If Johnson stays healthy until Jackson is ready, the Vikings’ selection of Jackson need only stand the test of whether Jackson can play. But that’s a big if. If the if does not materialize, the Vikings will be left to determine in which direction to turn. And, failing an unexpected showing by either Mike McMahon or J.T. O’Sullivan, that could be ugly.

Up Next: Remaining Needs. Plus, finding room for an injured backup quarterback with a nice resume?

From the Mail Bag: "Chicks Adore Us" by Mr. Cheer Or Die

There is nothing Vikes Geek & I enjoy more than receiving mail...especially from the chicks. Yes, we often have to fight them off as we are seen around town and such, but it's something we've come to accept as being part of the job.

First off, Vikes Chicks are smarter than the average female fan. Always have been, always will be. They know the game, they know the team, and they know that the Packers SUCK. Take Wendy for instance who e-mailed me this week thusly:

My friend Tim from East Boston sent me this choice photo highlighting why Green Bay fans aren't very bright. Just think, this guy had to walk by hundreds of other fans, none noticing that his displeasure with Javon Walker had nothing to do with Walker's skill at bartering for goods and services.

This photo was attached. Touché Wendy!


Then there was Annie who has her own blog on the very same server the VU resides on. And I've been a very baaaddddd boy by dragging down the speed of the server due to increased traffic. But Annie was not angry! Hell, no! She's a fan! She writes:

Things are a little sticky here today in blogville. I've had trouble loading the blog myself, and so have others. Either you get a page not found error, or it takes so long to load a page it's like waiting for Bleeding Gums Murphy to finish the National Anthem. I am sorry for the inconvenience, and hope readers will not give up on the fledgling blog. I can assure you that my blogging service is in the very best hands. The guy who runs this thing is awesome. We've been getting spam attacks that gum up the works, but he will root these evil spammers out and show them no mercy. OK, I'm told the problem is actually the high volume of traffic on The Vikings Underground, but they're moving to a bigger server tomorrow, and then there'll be plenty of room for us bookworms AND the rowdy football fans. (Heck, I was checking Brian's site myself over the weekend, for updates on the NFL draft.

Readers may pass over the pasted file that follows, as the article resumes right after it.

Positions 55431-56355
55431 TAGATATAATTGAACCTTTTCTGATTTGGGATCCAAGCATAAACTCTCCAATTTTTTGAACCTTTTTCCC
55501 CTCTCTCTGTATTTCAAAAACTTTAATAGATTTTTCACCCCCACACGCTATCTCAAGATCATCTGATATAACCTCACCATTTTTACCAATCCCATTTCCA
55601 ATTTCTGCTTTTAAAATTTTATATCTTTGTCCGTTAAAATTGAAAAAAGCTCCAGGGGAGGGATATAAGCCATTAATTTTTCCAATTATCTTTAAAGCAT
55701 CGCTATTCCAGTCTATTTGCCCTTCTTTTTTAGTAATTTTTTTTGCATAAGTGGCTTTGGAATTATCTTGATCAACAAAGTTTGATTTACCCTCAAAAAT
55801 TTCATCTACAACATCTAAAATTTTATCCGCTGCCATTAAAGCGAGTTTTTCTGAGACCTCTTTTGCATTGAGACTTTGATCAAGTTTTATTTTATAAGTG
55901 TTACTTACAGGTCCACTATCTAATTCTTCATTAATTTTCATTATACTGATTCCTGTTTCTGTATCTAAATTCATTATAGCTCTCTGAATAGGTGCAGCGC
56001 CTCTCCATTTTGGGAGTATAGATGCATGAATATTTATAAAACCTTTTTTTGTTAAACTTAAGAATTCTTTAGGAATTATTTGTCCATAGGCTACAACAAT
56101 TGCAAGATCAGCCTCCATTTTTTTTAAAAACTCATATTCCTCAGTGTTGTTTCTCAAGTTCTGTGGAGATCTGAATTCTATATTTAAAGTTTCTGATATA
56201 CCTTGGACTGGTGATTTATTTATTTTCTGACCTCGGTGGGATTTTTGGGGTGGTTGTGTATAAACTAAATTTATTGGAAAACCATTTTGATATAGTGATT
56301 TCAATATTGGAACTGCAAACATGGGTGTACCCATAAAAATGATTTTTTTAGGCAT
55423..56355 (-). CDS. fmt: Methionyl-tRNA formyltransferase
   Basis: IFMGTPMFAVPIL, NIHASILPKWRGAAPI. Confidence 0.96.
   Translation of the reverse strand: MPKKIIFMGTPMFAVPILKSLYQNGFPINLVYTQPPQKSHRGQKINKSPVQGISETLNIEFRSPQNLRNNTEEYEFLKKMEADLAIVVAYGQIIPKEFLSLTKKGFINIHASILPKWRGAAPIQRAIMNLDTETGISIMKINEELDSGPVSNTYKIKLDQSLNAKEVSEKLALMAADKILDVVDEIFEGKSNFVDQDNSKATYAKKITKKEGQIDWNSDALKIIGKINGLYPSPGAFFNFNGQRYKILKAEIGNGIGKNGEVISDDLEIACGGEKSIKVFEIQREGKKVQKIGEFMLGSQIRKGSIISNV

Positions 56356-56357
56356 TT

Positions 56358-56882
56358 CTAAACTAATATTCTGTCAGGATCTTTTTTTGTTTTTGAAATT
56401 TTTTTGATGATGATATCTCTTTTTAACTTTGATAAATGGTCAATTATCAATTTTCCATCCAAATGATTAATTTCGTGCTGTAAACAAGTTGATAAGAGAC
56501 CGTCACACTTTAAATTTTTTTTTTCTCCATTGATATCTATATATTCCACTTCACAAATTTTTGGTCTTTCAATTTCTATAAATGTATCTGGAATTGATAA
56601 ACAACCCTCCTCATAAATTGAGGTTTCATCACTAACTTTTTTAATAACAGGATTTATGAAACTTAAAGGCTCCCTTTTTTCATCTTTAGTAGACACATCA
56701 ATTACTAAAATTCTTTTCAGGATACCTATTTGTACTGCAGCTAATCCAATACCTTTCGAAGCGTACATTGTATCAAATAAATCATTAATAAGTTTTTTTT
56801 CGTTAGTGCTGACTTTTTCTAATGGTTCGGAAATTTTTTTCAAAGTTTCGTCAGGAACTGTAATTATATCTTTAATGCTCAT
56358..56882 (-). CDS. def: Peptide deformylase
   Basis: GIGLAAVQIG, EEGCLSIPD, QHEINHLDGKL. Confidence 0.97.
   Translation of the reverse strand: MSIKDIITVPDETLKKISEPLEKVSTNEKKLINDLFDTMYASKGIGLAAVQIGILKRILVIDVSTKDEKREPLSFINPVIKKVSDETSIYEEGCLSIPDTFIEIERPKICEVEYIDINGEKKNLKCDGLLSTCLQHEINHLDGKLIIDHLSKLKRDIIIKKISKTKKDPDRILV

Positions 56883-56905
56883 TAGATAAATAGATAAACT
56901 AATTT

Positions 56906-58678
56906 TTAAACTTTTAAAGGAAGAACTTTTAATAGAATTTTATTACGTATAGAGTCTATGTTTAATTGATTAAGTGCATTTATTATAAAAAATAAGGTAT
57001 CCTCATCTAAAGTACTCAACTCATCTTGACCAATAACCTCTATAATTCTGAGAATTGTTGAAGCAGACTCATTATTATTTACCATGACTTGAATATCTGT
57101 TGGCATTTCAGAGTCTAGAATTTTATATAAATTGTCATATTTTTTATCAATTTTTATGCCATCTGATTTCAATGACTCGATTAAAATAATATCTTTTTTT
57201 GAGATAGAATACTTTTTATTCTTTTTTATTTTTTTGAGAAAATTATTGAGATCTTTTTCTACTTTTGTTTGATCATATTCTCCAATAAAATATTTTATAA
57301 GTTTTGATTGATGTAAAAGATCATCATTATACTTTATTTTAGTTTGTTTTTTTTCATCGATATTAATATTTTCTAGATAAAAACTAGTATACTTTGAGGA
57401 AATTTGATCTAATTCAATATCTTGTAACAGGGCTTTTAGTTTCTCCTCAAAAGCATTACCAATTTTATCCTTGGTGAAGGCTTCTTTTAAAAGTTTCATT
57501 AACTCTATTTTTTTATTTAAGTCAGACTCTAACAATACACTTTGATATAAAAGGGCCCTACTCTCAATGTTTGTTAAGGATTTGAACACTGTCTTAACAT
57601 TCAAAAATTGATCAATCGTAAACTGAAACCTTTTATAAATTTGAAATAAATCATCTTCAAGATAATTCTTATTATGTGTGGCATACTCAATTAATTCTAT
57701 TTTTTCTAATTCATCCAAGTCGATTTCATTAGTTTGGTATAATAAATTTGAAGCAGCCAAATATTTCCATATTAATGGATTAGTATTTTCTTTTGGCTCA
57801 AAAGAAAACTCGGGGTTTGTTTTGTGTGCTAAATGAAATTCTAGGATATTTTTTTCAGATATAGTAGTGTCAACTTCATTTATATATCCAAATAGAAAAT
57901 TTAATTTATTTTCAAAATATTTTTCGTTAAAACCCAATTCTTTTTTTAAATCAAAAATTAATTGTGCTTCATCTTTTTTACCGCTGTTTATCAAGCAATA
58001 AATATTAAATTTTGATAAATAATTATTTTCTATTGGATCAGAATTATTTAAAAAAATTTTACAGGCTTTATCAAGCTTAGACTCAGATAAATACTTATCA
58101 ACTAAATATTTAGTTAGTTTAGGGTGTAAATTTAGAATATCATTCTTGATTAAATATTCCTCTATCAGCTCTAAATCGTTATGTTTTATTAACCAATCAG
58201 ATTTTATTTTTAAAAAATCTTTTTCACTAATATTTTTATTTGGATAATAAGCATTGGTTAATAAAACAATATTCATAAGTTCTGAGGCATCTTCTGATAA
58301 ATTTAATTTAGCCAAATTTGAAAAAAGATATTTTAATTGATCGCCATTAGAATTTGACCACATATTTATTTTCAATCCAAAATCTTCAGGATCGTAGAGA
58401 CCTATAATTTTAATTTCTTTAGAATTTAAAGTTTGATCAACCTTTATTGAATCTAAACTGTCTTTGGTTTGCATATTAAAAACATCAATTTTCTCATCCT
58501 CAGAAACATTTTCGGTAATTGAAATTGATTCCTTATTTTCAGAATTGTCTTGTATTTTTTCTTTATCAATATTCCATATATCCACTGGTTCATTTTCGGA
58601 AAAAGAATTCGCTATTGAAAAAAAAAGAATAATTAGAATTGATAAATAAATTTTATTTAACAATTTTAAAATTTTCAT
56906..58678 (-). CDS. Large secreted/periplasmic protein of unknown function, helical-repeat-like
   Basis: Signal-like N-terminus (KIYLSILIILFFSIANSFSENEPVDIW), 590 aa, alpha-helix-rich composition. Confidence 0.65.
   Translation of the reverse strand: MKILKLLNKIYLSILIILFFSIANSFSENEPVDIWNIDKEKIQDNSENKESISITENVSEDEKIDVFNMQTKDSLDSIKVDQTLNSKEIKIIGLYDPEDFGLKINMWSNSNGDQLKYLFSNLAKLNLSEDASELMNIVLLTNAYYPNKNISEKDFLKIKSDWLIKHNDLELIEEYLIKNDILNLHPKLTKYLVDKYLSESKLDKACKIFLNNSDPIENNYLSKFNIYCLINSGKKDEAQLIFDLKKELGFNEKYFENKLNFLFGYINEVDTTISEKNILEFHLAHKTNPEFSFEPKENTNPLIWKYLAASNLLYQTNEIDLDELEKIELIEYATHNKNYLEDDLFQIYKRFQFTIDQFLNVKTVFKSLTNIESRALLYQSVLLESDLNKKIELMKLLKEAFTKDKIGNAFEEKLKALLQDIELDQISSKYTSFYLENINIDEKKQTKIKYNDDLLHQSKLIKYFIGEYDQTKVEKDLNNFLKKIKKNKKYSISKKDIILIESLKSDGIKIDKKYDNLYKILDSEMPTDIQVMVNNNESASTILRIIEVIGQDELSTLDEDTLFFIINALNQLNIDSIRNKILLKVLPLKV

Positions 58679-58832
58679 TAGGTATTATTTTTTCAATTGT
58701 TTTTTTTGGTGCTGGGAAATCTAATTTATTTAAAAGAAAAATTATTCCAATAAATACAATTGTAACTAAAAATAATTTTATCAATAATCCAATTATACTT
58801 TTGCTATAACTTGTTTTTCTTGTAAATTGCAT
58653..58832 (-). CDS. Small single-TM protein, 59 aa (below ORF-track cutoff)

Classy, and smart. Like all our Vikes Chicks. Thanks!

Posted by maasx003 at 10:00 AM
May 3, 2006
"Where's the Beef? In Minnesota, That's Where!" by Mr. Cheer or Die


The most essential unit on any football team, from Pop Warner to the pros, is the offensive line. Anyone that has followed football for any length of time realizes that fact. Look at all the great Vikings teams and you find a roster full of All Pro and/or Pro Bowl offensive linemen. The last great line, from 1998, sent three offensive linemen to the Pro Bowl when Randall McDaniel, Todd Steussie, and Jeff Christy represented the Purple.